"Can I get a copy of my photos on a disk?"

This question is a given in a digital world. The answer is yes- yes you can! All of our sessions include a disk of at least 20 digital images (all images for weddings) of your choice to use for ditigal and online sharing, and you can add more images at $8.00 each.


"Can I reprint images myself from the session?"

Yes you can- if you would like to purchase a disk for making reprints, we will make you a high-resolution disk in place of the low resolution disk that initially comes with your session.


"What do you do for editing the images?"

This is the question I get asked the most. The answer is in the question, "what needs editing?" It always depends on the requests of each client.

While I typically don't edit out scars and moles (I might soften them just a little), I do try to edit out the temporary blemishes, such as pimples, red skin, dark circles and the like. Unless it's requested, I don't like to "over-edit" unless I'm going for an extremely high-fashion look. I want my clients to look amazing without looking "photoshopped."

 A problems with group pictures are the "blinkers." I try to work my magic so that in every photo, we can see everybody's bright eyes. No "blinkies." Although I try to avoid shooting with unwanted objects in the background in the first place, if there is something unsightly in one or two of the photos, I try to nix that, too. Those are just the basics. After that, it becomes like artwork to me, and sometimes it's just a matter of just deciding how to "color" it (or not to "color"!). Which I'll explain more in the next question.


What format do you shoot in?

I don't get asked this a lot, but the answer does help explain a part of my editing process. I shoot in "RAW" format, then convert it to .jpg when I'm finished editing. Without trying to get too technical, what I love about shooting in "RAW" format is that it gives me a huge range of colors to work with AFTER the fact. 

Ever taken a picture and noticed that it has an unsightly yellowish color cast to it? That color cast was caused by the "white balance" of your camera. I LOVE the fact that shooting in raw can let me decide the "mood," or "white balance" of the image after the fact. If I shoot in .jpg instead of raw, I'm kind of stuck with the original setting.  Here is an example:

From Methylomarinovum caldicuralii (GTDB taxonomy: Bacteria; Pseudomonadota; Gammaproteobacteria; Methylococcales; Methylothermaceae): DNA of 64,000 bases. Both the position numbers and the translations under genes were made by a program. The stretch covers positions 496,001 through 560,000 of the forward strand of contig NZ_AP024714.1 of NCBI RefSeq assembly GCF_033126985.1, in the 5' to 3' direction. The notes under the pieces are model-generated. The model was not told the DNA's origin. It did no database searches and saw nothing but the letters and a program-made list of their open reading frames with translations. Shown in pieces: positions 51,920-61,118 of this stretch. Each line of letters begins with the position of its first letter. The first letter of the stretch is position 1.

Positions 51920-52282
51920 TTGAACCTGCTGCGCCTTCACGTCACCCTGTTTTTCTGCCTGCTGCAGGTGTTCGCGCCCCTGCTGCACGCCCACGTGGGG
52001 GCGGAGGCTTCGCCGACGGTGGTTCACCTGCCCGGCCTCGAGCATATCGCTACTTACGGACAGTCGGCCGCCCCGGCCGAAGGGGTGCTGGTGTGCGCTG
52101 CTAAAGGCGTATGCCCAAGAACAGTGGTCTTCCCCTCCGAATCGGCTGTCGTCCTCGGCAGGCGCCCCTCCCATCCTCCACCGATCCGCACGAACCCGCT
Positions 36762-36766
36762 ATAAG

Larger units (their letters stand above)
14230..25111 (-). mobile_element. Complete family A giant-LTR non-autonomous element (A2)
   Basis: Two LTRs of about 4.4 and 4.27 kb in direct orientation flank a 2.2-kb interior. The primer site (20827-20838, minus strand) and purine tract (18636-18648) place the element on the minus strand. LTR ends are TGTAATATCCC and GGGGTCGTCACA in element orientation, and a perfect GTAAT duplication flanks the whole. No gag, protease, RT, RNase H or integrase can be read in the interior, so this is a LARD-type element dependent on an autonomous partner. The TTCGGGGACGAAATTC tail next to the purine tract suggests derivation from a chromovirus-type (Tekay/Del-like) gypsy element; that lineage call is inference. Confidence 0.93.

This is the original color I shot in. 



I wanted to have some fun with the image and give it a "night" feel.

I adjusted the "white balance" in the image, and was able to get a "fairy tail evening blue."

slideshow (23 of 45)


Had I shot in .jpg, yes, I would still have had the original image,

but if I had tried to adjust the white balance on the .jpg into a night scene, 

it would have looked something like this:slideshow (2 of 2)

That is one of the many reasons why I like to shoot in "RAW" format. 


How long will it take to get my pictures back?

It depends on how many pictures were taken and how much editing needs to be done. Because I personally go through everything single photograph and check for any thing that might need editing, it can take time (especially for an all day photo coverage event).

Although our contracts always state "6-8 weeks" for everything, I will give you general rule of thumb time frame:

For a basic photo shoot, usually less than 7 days (about 30-40 pictures).

For an extensive shoot, closer to 1-2 weeks (about 50-150 pictures).

As a rule of thumb, I can edit anywhere from 50-250 photos a week, it just depends on how much editing is needed.


Do you charge for editing?

No, I don't. It comes free of charge with every shoot I do.

If a major change is requested, then there may be a charge. For example, I don't charge for "Dad having something green between his teeth"(and usually remove before even you have to ask). I DO charge for "Can you remove Uncle Bob from the family photos?" It's generally if a significantly large object or objects are requested to be removed or changed.